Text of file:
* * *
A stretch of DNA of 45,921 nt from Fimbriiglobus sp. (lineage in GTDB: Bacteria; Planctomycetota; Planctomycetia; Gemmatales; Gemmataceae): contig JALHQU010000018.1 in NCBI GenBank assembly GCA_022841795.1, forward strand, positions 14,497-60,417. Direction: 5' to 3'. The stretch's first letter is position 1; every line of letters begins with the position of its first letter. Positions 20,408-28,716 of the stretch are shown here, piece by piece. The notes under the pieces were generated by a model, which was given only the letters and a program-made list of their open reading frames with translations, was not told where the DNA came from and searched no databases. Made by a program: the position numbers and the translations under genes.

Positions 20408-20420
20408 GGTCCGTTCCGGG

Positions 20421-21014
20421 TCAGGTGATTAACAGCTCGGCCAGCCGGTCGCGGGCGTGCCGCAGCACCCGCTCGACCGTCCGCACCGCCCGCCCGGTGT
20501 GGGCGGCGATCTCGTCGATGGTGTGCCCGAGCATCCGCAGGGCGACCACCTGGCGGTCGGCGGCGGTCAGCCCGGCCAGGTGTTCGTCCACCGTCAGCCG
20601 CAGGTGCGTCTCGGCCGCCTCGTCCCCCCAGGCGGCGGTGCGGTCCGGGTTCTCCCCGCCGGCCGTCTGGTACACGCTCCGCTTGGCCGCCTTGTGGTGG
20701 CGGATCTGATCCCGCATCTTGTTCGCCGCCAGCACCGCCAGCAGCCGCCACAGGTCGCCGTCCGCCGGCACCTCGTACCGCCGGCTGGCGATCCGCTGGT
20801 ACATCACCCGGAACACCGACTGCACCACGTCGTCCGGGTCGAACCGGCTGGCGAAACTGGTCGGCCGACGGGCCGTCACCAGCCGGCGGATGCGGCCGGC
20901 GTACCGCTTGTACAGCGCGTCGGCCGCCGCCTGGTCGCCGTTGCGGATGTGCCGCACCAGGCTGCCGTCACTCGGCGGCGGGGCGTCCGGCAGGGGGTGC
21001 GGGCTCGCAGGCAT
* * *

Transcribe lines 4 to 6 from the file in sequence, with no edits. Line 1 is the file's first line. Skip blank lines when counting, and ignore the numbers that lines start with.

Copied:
Positions 20421-21014
20421 TCAGGTGATTAACAGCTCGGCCAGCCGGTCGCGGGCGTGCCGCAGCACCCGCTCGACCGTCCGCACCGCCCGCCCGGTGT
20501 GGGCGGCGATCTCGTCGATGGTGTGCCCGAGCATCCGCAGGGCGACCACCTGGCGGTCGGCGGCGGTCAGCCCGGCCAGGTGTTCGTCCACCGTCAGCCG